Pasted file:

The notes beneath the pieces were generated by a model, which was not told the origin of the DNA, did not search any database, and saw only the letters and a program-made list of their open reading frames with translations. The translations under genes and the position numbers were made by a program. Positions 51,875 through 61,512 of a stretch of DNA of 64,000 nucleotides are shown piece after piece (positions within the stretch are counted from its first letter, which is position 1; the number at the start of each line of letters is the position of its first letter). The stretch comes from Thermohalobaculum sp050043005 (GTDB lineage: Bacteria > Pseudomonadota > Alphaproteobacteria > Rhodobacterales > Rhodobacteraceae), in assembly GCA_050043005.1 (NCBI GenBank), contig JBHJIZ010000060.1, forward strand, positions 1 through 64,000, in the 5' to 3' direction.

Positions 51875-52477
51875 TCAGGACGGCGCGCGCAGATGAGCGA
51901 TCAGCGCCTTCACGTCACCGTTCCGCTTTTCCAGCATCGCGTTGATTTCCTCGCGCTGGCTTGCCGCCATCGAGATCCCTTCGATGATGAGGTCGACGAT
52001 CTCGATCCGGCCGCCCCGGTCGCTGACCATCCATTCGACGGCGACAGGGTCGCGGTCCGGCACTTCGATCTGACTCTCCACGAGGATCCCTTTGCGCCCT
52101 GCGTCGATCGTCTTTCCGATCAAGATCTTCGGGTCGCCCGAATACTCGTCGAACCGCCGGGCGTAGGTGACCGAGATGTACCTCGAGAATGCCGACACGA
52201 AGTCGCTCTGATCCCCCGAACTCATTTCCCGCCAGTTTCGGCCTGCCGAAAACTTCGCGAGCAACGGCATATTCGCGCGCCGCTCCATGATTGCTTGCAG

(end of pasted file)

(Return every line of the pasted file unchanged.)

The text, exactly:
The notes beneath the pieces were generated by a model, which was not told the origin of the DNA, did not search any database, and saw only the letters and a program-made list of their open reading frames with translations. The translations under genes and the position numbers were made by a program. Positions 51,875 through 61,512 of a stretch of DNA of 64,000 nucleotides are shown piece after piece (positions within the stretch are counted from its first letter, which is position 1; the number at the start of each line of letters is the position of its first letter). The stretch comes from Thermohalobaculum sp050043005 (GTDB lineage: Bacteria > Pseudomonadota > Alphaproteobacteria > Rhodobacterales > Rhodobacteraceae), in assembly GCA_050043005.1 (NCBI GenBank), contig JBHJIZ010000060.1, forward strand, positions 1 through 64,000, in the 5' to 3' direction.

Positions 51875-52477
51875 TCAGGACGGCGCGCGCAGATGAGCGA
51901 TCAGCGCCTTCACGTCACCGTTCCGCTTTTCCAGCATCGCGTTGATTTCCTCGCGCTGGCTTGCCGCCATCGAGATCCCTTCGATGATGAGGTCGACGAT
52001 CTCGATCCGGCCGCCCCGGTCGCTGACCATCCATTCGACGGCGACAGGGTCGCGGTCCGGCACTTCGATCTGACTCTCCACGAGGATCCCTTTGCGCCCT
52101 GCGTCGATCGTCTTTCCGATCAAGATCTTCGGGTCGCCCGAATACTCGTCGAACCGCCGGGCGTAGGTGACCGAGATGTACCTCGAGAATGCCGACACGA
52201 AGTCGCTCTGATCCCCCGAACTCATTTCCCGCCAGTTTCGGCCTGCCGAAAACTTCGCGAGCAACGGCATATTCGCGCGCCGCTCCATGATTGCTTGCAG